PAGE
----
I suspect it will be cold comfort to many infertile opposite-sex couples to hear that while their marriage is still "real," it is a "losing" marriage as opposed to a "winning" one. Ideally, most of them view their marriages as something more than honorable defeats and would despise the contention that they had not fulfilled the central purpose of the institution. Moreover, the article says nothing of straight people who choose not to procreate. It is unclear why they would have "true marriages," as they are not even trying to win.
George's second argument for the centrality of common procreation to marriage is the special link that parents have to children. He and his co-authors rely on the research institution Child Trends for the proposition that "it is not simply the presence of two parents … but the presence of two biological parents that seems to support children's development." This source, like many cited by the opponents of same-sex marriage, does not compare the children raised by two biological parents with the children raised by two same-sex parents. Instead, the research compares children raised by two biological parents with children raised by single parents, divorced couples, and cohabiting straight couples. The study simply has nothing to do with gay adoption. And the research comparing the kids of gay adoptive parents to the kids of straight birth parents shows that the first group fares just as well as the second. On this basis, the American Psychiatric Association, the American Psychological Association, and the National Association for Social Workers all support same-sex parenting—and marriage.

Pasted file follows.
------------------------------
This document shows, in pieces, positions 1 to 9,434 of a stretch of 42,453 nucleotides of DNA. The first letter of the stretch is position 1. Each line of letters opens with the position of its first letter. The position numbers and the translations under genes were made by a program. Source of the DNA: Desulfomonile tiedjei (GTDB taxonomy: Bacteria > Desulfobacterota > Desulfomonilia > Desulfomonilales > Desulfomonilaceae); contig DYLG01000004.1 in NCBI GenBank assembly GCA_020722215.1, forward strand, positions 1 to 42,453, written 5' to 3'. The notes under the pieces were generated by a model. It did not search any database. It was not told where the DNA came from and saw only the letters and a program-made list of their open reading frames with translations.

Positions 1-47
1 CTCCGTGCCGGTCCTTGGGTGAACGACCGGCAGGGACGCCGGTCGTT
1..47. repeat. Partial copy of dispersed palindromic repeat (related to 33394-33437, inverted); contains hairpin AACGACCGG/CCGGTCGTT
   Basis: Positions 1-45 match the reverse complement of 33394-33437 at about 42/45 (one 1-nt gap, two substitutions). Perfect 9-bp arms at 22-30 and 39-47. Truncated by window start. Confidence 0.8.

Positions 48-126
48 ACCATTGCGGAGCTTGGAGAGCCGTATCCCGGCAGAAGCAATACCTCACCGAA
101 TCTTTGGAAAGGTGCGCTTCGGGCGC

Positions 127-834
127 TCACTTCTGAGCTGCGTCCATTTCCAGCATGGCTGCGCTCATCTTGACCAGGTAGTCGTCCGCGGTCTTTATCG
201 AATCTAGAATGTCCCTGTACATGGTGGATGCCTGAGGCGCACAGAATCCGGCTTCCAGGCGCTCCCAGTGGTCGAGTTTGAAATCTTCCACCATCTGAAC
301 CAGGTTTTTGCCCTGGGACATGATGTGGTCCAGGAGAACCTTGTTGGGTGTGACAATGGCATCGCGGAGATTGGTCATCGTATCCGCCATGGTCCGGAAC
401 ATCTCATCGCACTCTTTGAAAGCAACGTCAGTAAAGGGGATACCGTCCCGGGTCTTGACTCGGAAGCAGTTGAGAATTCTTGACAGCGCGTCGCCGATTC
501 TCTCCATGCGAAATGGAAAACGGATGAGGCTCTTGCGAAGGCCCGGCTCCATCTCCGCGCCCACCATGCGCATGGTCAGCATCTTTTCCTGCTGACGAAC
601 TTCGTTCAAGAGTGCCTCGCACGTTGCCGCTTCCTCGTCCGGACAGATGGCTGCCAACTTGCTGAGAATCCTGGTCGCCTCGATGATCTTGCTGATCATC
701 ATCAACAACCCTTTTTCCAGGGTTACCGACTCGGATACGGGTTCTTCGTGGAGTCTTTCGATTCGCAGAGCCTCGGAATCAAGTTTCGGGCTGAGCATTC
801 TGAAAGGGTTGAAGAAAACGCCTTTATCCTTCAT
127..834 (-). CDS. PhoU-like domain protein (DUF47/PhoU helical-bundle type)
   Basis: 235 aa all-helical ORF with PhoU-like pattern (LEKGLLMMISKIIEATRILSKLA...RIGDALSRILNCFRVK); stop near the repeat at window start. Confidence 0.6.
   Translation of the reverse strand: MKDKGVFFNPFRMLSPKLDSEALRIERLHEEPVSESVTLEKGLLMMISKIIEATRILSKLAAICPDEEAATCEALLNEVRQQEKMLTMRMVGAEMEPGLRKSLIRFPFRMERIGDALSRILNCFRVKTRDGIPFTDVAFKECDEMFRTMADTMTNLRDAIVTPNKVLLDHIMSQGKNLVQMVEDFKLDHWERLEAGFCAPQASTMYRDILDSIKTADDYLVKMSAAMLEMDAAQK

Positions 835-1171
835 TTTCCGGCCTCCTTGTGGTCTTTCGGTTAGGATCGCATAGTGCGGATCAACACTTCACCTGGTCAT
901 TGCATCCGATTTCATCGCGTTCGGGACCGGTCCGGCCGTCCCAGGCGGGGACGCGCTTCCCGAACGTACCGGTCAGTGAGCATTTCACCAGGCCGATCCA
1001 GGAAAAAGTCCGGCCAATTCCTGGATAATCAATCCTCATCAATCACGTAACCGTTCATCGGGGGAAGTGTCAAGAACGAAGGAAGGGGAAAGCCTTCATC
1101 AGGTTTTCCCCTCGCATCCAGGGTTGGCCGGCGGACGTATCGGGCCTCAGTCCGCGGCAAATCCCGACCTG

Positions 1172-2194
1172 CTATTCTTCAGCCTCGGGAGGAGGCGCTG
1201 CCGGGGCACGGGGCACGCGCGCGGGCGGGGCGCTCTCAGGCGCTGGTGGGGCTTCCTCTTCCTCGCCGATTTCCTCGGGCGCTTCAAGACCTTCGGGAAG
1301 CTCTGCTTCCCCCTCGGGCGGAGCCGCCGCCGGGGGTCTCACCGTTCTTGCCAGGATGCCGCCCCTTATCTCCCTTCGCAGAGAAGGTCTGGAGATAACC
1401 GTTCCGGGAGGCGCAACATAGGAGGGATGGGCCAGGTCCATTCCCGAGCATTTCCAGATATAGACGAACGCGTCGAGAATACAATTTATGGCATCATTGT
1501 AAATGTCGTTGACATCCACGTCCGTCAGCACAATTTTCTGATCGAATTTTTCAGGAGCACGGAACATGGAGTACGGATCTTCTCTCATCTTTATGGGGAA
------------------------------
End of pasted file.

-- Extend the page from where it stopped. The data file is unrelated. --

From the point of view of straight couples, however, the salient aspect of the contention that two biological parents are best for a child lies in how it demeans anyone who has chosen to adopt or to use reproductive technologies (such as an egg or sperm donor) to create a family. In the view of George and his co-authors, such couples apparently are not really parents: "Children … can have only two parents—a biological mother and father."
We all know that the common-procreation argument declares war on all same-sex marriages. But it is worth reviewing just how demeaning it is to opposite-sex couples who do not produce their own offspring. They are like losing baseball teams. They are not the real parents of their children. True, their status is not directly on the line in the gay marriage debate—George and his co-authors are not coming after their marriage licenses. But if common procreation were to be accepted as the central basis of marriage, it would necessarily treat their marriages as inferior. In its broad and unforgiving sweep, this argument is self-destructively over-inclusive. It succeeds only in diminishing the institution of marriage itself.